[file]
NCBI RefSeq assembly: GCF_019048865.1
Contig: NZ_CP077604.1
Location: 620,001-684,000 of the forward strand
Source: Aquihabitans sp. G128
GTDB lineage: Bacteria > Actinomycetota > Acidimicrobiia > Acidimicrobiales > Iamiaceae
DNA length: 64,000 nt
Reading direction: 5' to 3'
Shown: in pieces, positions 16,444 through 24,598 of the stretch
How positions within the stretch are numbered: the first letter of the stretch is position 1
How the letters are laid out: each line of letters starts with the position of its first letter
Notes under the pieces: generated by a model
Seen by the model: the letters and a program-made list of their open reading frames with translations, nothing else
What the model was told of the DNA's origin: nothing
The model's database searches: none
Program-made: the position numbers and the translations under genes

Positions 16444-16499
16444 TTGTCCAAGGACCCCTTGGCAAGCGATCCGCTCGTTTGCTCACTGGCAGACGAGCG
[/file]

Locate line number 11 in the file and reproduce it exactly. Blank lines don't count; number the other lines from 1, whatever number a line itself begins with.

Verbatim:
Notes under the pieces: generated by a model